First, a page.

This portion of the D&L Trail connects the upper and lower sections of Washington Crossing Historic Park. In the upper part trail-goers can visit the Thompson-Neely Homestead, which is on the National Register of Historic Places and a good example of vernacular 18th-century architecture. The home, which was constructed in 1740, was once used as an army hospital — a young officer named James Monroe received treatment inside. The David Library of American Revolution can be found near the lower end of the trail. As a nonprofit educational institution, the library’s mission is to collect and disseminate information on American history circa 1750 to 1800.
Washington Crossing (lower) – Yardley
Length: 4.6 miles
Users near the southernmost point of this trail can visit the Garden of Reflection, which is a 9/11 memorial dedicated to the 18 members of Bucks County who lost their lives on Sept. 11, 2001. The memorial was designed by a Yardley architect and leads from sorrowful reminders of tragedy and grief toward luminous symbols of hope, peace and celebration of life. Walkers and runners will want to return this fall for the annual 5K that raises money for the endowment to preserve the memorial for future generations. Learn more by visiting 9-11MemorialGarden.org.
On the other end of the trail, users will find the 500-acre Washington Crossing Historic Park, which preserves the site where George Washington crossed the Delaware River and turned the tide of the Revolutionary War. The park hosts a plethora of events ranging from Easter egg hunts to brewfests. There’s plenty to see and do in this spacious historic park, so guests are encouraged to take one of the six daily guided tours to learn more. Tours cost $6 per person. For more information, visit WashingtonCrossingParl.org.
Length: 1 mile
The Chester Valley Trail is a work in progress. Currently a mile long with plans to eventually be 22 miles in length, the trail features a bridge over the Schuylkill Expressway in King of Prussia but will eventually take visitors over the Schuylkill River in Norristown and provide access to view the new fish ladder at the Norristown Dam as well as opportunities to visit shops, restaurants and art galleries along the way. The trail is paved and 12 feet wide — perfect for walkers, joggers, bikers and rollerbladers. A major point of interest along this trail is the King of Prussia Mall, which at 2.9 million square feet is the second largest shopping mall in the U.S.
Length: 3 miles
Bikers, walkers, joggers and rollerbladers frequent this 12-foot wide, paved trail from Conshohocken to Germantown Pike. If while out for a stroll you get the urge to do some shopping, the trail passes by stores such as Ikea, Home Depot and the Metroplex shopping center. The Hope Lodge, a historic building located in Fort Washington that was used by Continental troops during the 1777 Philadelphia Campaign in the American Revolution, is located along the Cross County Trail. So too are Washington State Park and the Wissahickon Valley County Park.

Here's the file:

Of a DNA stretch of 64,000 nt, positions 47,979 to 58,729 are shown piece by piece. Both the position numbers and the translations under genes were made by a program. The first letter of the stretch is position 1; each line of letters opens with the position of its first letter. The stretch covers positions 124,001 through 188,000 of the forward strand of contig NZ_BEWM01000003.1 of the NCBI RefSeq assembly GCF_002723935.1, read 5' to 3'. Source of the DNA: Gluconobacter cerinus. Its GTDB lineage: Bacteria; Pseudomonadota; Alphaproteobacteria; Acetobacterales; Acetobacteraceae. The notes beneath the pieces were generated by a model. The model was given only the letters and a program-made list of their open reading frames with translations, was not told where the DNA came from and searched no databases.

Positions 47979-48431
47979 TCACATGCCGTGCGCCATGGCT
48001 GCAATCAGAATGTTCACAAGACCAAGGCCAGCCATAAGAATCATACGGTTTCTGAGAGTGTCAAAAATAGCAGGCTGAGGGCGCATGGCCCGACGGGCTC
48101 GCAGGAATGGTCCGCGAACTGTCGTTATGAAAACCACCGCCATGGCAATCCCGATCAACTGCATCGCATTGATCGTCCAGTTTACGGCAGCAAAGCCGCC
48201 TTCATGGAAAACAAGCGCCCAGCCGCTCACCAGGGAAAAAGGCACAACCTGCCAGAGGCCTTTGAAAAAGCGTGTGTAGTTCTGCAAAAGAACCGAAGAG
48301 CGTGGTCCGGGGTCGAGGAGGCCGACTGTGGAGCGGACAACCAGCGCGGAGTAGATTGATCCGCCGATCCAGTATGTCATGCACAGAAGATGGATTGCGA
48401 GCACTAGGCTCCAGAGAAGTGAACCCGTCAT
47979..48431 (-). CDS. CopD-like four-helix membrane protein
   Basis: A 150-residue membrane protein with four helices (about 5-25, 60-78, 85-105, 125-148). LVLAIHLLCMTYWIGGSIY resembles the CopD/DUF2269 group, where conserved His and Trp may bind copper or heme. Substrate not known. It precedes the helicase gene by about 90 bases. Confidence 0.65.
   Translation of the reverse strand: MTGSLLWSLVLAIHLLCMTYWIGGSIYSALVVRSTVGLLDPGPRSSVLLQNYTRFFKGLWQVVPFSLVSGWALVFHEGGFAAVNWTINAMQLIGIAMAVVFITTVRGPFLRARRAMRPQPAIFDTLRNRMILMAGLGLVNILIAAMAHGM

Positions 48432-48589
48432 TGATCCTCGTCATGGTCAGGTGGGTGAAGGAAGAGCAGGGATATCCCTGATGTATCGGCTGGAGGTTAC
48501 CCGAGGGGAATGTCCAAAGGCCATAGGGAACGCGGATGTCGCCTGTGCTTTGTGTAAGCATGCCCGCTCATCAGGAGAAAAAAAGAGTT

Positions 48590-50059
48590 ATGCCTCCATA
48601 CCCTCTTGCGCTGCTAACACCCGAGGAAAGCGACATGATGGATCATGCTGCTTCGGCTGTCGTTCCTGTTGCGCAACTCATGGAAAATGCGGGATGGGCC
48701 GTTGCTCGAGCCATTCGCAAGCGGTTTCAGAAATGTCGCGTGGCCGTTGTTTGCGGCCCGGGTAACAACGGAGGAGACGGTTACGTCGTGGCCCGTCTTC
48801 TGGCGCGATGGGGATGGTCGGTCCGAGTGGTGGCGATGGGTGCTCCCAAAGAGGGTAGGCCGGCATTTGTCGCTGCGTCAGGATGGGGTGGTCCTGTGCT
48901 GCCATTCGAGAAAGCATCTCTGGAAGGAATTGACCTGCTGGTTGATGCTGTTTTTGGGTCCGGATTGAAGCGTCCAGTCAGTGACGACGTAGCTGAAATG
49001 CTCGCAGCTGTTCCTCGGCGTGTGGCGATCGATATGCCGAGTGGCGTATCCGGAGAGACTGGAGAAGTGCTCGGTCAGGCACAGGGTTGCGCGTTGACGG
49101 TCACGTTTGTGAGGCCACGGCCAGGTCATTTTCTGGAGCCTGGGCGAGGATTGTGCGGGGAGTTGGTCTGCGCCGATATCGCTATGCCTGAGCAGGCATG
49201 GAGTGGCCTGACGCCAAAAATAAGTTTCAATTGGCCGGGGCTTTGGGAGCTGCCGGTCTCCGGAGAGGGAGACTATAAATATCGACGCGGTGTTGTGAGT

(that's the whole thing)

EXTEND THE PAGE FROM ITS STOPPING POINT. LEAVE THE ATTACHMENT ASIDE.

Length: 5.4 miles
Completed just three years ago, this 12-foot wide gravel path provides level hiking and views of the Pennypack Creek valley. With a number of meadows and huge trees, the trail is an ideal spot for bird watching. The Pennypack Trail starts at the Rockledge Borough Park at the intersection of Robbins and Rockledge Avenues and then immediately crosses over Shady Lane and the new 165-foot steel bridge, which is 35 feet above a small stream valley. Located on the former Fox Chase-Newton rail line, the trail takes users past the site of the infamous 1921 train crash that claimed the lives of more than 25 people.
Length: 20 miles
The “Perky,” as it’s known to many, follows the route of the Perkiomen Creek from Oaks to Green Lane Borough. The trail connects to the Schuylkill River Trail and the Audubon Loop. The trail also connects to many public parks and historic sites including the Lower Perkiomen Valley Park, Central Perkiomen Valley Park, Green Lane Park and the Pennypacker Mills. Civil War buffs will certainly want to visit the Pennypacker Mills as the Colonial Revival mansion was used by George Washington as a headquarters prior to the Battle of Germantown, as well as a field hospital for injured soldiers after the battle. Many Civil War reenactments occur at the Pennypacker Mills. The “Perky” is a mixture of crushed stone and paved roads. Biking, walking, jogging, horseback riding and cross-country skiing are among the popular activities.
Length: 18 miles
This multi-use trail runs from Philadelphia to Mont Clare and was built on the Pennsylvania Railroad right of way and parallels the Schuylkill River as it passes through various townships and boroughs. Recognized as a National Recreation Trail by the U.S. Department of Interior’s National Trail System, the Schuylkill River trail is a popular spot for biking, rollerblading, jogging and walking.
While on the trail make a stop at the John James Audubon Center at Mill Grove to view the center’s six non-releasable birds. Among them is Oden, a 10-year-old Great Horned Owl raised in captivity. Conrad, an 8-year-old Blue Jay, found his way to Mill Grove from Tri-State Area Rescue after he was taken from his nest as a fledgling and illegally raised in captivity. He never learned to socialize with other birds, but he has a friendly temperament and loves being around people. For more information, visit JohnJames.Audubon.org.
Length: 20 miles (when completed)
The Wissahickon Trail is currently a walking path that stretches from the Wissahickon Creek from Stenton Avenue in Whitemarsh Township to a point near Lansdale Borough, but will be developed for multi-use between Forbidden Drive and Fort Washington State Park. Points of interest along this trail including several schools – Mount St. Joseph Academy, Carson Valley School and Chestnut Hill College – as well as the Morris Arboretum and the Erdenheim Farm.
The Highlands, a historic building and property at 7001 Sheaff Lane that was built more than 220 years ago, is accessible from the trail. This 44-acre site features a two-acre garden and hosts a number of events each year. Of particular note is the Working Dog Demonstration in October that provides an understanding of the jobs performed by canines. The event showcases various K-9 units, emotional support dogs and assistance dogs. Learn how working dogs supported the families that have called The Highlands home through the years. For more, visit HighlandsHistorical.org.